Background

For the first time, differential attraction of pathogen vectors to vertebrate animals is investigated for novel repellents which when applied to preferred host animals turn them into non-hosts thereby providing a new paradigm for innovative vector control. For effectively controlling tsetse flies (Glossina spp.), vectors of African trypanosomosis, causing nagana, repellents more powerful than plant derived, from a non-host animal the waterbuck, Kobus ellipsiprymnus defassa, have recently been identified. Here we investigate these repellents in the field to protect cattle from nagana by making cattle as unattractive as the buck.

Methodology/Principal findings

To dispense the waterbuck repellents comprising guaiacol, geranylacetone, pentanoic acid and δ-octalactone, (patent application) we developed an innovative collar-mounted release system for individual cattle. We tested protecting cattle, under natural tsetse challenge, from tsetse transmitted nagana in a large field trial comprising 1,100 cattle with repellent collars in Kenya for 24 months. The collars provided substantial protection to livestock from trypanosome infection by reducing disease levels >80%. Protected cattle were healthier, showed significantly reduced disease levels, higher packed cell volume and significantly increased weight. Collars >60% reduced trypanocide use, 72.7% increase in ownership of oxen per household and enhanced traction power (protected animals ploughed 66% more land than unprotected). Land under cultivation increased by 73.4%. Increase in traction power of protected animals reduced by 69.1% acres tilled by hand per household per ploughing season. Improved food security and household income from very high acceptance of collars (99%) motivated the farmers to form a registered community based organization promoting collars for integrated tsetse control and their commercialization.

Conclusion/Significance

Clear demonstration that repellents from un-preferred hosts prevent contact between host and vector, thereby preventing disease transmission: a new paradigm for vector control. Evidence that deploying water buck repellents converts cattle into non-hosts for tsetse flies—‘cows in waterbuck clothing’.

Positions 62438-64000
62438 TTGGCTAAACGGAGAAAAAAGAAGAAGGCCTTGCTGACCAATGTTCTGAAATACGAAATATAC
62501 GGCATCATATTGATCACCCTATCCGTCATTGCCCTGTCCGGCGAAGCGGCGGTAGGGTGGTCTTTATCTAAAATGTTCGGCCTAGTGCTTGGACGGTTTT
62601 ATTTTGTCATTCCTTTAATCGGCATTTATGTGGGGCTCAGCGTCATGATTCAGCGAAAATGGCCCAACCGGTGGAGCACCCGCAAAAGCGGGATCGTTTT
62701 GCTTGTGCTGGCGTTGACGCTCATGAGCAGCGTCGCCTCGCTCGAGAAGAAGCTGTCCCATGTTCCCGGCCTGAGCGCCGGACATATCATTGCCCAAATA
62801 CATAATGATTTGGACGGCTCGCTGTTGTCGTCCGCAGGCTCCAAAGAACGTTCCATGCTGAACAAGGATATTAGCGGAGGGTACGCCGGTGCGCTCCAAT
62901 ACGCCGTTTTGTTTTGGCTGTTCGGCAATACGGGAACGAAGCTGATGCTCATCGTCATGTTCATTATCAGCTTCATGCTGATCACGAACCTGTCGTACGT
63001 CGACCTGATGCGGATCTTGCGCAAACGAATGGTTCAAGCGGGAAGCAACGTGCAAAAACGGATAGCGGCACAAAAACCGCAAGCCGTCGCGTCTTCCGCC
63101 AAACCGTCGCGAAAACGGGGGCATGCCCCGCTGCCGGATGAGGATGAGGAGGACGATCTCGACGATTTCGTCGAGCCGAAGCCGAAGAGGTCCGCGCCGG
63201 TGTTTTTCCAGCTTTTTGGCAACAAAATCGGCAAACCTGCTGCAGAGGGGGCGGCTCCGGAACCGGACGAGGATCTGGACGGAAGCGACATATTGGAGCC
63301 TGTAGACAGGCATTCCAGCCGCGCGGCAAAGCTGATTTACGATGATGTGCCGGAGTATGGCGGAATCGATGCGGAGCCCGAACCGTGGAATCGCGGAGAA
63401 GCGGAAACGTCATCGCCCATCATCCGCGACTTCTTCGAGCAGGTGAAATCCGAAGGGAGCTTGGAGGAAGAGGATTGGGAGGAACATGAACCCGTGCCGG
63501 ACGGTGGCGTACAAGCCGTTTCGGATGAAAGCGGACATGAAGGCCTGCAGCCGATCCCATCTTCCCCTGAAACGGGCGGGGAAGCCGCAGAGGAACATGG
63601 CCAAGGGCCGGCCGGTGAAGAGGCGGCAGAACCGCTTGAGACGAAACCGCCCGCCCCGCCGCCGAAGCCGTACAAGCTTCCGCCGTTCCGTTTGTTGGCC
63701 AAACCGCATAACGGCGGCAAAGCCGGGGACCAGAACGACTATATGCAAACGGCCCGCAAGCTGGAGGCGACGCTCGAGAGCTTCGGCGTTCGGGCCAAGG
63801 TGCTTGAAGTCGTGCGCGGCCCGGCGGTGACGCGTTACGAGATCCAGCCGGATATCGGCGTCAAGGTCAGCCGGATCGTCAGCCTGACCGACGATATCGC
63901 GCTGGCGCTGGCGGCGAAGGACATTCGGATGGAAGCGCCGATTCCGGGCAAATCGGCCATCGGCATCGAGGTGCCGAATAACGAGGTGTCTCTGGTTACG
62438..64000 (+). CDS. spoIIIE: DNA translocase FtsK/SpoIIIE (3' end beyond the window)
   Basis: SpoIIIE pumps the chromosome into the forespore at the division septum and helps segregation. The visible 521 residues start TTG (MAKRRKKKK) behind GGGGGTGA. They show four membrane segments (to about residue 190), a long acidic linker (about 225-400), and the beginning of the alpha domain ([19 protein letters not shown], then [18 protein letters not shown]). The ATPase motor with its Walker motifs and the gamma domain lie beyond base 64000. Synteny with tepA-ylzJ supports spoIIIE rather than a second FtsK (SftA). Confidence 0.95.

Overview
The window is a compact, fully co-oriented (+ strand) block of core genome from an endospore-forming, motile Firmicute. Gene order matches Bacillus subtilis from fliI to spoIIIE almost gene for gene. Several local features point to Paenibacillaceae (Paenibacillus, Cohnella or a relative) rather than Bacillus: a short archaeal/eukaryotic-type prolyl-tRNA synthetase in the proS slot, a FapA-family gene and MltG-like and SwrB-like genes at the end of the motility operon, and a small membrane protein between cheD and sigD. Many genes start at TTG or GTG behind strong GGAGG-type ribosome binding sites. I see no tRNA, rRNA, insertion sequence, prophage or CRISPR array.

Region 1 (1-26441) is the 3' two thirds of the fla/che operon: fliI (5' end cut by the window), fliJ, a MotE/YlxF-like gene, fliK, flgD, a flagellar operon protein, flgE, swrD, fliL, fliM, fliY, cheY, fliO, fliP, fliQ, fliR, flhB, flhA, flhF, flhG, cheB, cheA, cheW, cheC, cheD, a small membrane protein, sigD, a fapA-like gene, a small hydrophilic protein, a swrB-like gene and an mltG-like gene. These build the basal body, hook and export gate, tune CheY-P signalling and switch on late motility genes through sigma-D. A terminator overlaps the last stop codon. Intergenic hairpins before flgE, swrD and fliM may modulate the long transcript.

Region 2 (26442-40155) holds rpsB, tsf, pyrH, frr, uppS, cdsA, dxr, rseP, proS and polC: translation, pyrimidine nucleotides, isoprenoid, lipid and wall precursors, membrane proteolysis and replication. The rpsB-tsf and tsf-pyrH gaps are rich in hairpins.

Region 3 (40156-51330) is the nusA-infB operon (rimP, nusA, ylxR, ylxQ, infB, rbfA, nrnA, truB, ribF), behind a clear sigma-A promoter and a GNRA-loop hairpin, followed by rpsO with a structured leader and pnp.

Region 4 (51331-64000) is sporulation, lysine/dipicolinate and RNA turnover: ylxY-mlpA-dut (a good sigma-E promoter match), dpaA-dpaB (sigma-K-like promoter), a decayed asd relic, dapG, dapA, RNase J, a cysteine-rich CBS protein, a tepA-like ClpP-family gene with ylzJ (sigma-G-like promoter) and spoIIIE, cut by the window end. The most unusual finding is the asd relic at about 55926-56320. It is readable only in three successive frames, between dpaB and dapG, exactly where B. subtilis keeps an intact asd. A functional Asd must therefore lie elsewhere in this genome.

Developing a dengue forecast model using machine learning: A case study in China

PLoS Neglected Tropical Diseases News - 16 October 2017 - 9:00pm

by Pi Guo, Tao Liu, Qin Zhang, Li Wang, Jianpeng Xiao, Qingying Zhang, Ganfeng Luo, Zhihao Li, Jianfeng He, Yonghui Zhang, Wenjun Ma

Background

In China, dengue remains an important public health issue with expanded areas and increased incidence recently. Accurate and timely forecasts of dengue incidence in China are still lacking. We aimed to use the state-of-the-art machine learning algorithms to develop an accurate predictive model of dengue.

Methodology/Principal findings

Weekly dengue cases, Baidu search queries and climate factors (mean temperature, relative humidity and rainfall) during 2011–2014 in Guangdong were gathered. A dengue search index was constructed for developing the predictive models in combination with climate factors. The observed year and week were also included in the models to control for the long-term trend and seasonality. Several machine learning algorithms, including the support vector regression (SVR) algorithm, step-down linear regression model, gradient boosted regression tree algorithm (GBM), negative binomial regression model (NBM), least absolute shrinkage and selection operator (LASSO) linear regression model and generalized additive model (GAM), were used as candidate models to predict dengue incidence. Performance and goodness of fit of the models were assessed using the root-mean-square error (RMSE) and R-squared measures. The residuals of the models were examined using the autocorrelation and partial autocorrelation function analyses to check the validity of the models. The models were further validated using dengue surveillance data from five other provinces. The epidemics during the last 12 weeks and the peak of the 2014 large outbreak were accurately forecasted by the SVR model selected by a cross-validation technique. Moreover, the SVR model had the consistently smallest prediction error rates for tracking the dynamics of dengue and forecasting the outbreaks in other areas in China.